Patient Simulators Help Save LivesThe new Rush Clinical Skills and Simulation Center uses sophisticated dummies to simulate real-world patient care — from serious heart conditions to the flu — for students and health care workers from Rush University Medical Center.
Below is a list of scientific publications for which this practitioner was either the primary author or a contributor. Citations come from PubMed, a database of biomedical literature, life science journals and online books. PubMed is a service of the US Library of Medicine at the National Institutes of Health. Click on the title of the cited work for more information (this will take you directly to PubMed.gov). Listings go back five years.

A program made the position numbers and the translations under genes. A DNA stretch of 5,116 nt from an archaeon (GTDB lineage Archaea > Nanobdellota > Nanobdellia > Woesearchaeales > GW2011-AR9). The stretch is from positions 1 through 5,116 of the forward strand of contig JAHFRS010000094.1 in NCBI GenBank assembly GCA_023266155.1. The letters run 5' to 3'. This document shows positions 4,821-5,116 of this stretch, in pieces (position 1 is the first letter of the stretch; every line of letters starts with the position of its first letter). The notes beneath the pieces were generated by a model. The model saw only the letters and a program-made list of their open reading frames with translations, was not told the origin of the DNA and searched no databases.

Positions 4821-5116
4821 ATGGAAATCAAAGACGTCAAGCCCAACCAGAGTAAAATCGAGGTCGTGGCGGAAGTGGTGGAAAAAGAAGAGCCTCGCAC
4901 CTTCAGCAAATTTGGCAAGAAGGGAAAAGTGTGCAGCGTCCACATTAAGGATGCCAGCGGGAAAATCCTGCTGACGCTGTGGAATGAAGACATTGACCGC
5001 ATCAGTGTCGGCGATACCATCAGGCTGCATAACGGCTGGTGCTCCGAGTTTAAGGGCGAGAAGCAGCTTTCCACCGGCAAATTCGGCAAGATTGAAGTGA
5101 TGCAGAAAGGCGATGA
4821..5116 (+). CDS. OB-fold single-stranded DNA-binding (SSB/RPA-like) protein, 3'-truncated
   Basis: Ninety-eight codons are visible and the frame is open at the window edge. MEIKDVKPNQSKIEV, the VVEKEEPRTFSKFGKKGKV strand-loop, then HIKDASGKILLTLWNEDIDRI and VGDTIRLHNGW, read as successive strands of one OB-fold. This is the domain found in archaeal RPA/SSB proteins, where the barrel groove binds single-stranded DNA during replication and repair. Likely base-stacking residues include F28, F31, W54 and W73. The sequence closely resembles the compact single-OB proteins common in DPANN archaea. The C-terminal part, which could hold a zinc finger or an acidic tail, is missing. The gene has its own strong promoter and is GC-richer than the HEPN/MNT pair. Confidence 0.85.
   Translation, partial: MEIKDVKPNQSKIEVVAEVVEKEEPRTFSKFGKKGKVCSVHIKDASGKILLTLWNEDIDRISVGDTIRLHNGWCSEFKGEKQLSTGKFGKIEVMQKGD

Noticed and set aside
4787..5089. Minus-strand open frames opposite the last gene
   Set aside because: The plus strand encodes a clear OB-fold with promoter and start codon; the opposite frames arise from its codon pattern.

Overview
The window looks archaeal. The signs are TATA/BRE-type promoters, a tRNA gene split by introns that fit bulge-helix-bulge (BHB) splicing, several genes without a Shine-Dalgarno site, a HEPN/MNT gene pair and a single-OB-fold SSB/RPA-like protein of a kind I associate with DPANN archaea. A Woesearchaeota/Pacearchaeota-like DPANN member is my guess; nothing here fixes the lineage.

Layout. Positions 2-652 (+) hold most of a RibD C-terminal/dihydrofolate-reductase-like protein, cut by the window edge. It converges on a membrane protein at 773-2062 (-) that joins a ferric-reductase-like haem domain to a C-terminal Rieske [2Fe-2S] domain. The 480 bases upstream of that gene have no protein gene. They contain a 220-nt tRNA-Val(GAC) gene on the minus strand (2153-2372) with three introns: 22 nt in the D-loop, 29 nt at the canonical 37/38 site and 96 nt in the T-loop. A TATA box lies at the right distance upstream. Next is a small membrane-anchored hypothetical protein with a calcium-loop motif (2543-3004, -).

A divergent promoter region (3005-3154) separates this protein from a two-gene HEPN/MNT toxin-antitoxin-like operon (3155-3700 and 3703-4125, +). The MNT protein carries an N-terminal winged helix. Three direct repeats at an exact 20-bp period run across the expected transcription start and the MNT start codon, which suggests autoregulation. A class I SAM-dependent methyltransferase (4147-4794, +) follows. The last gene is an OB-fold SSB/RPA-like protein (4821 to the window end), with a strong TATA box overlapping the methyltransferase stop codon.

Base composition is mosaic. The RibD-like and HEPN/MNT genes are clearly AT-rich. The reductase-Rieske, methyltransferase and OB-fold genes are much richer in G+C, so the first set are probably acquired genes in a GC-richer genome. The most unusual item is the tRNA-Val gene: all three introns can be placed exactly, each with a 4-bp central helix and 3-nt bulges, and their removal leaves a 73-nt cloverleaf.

I specialize in ear, nose and throat disorders. I sub-specialize in rhinology, which is the study of the nose and the sinuses. The most common symptoms we’ll see in rhinology are nasal obstruction, post-nasal drip, facial pain.
One of the biggest misconceptions about sinus surgery and rhinology is that it has to necessarily be painful. A lot of people will maybe have relatives who many years ago had sinus surgery and people used to scrape out the sinuses and put packing in for a few days, so people couldn’t breathe at all. Well, now, we have the ability with a lot of our newer technologies to have patients wake up in the recovery room and they can breathe right there and go back to work within a couple of days from sinus surgery, in many cases.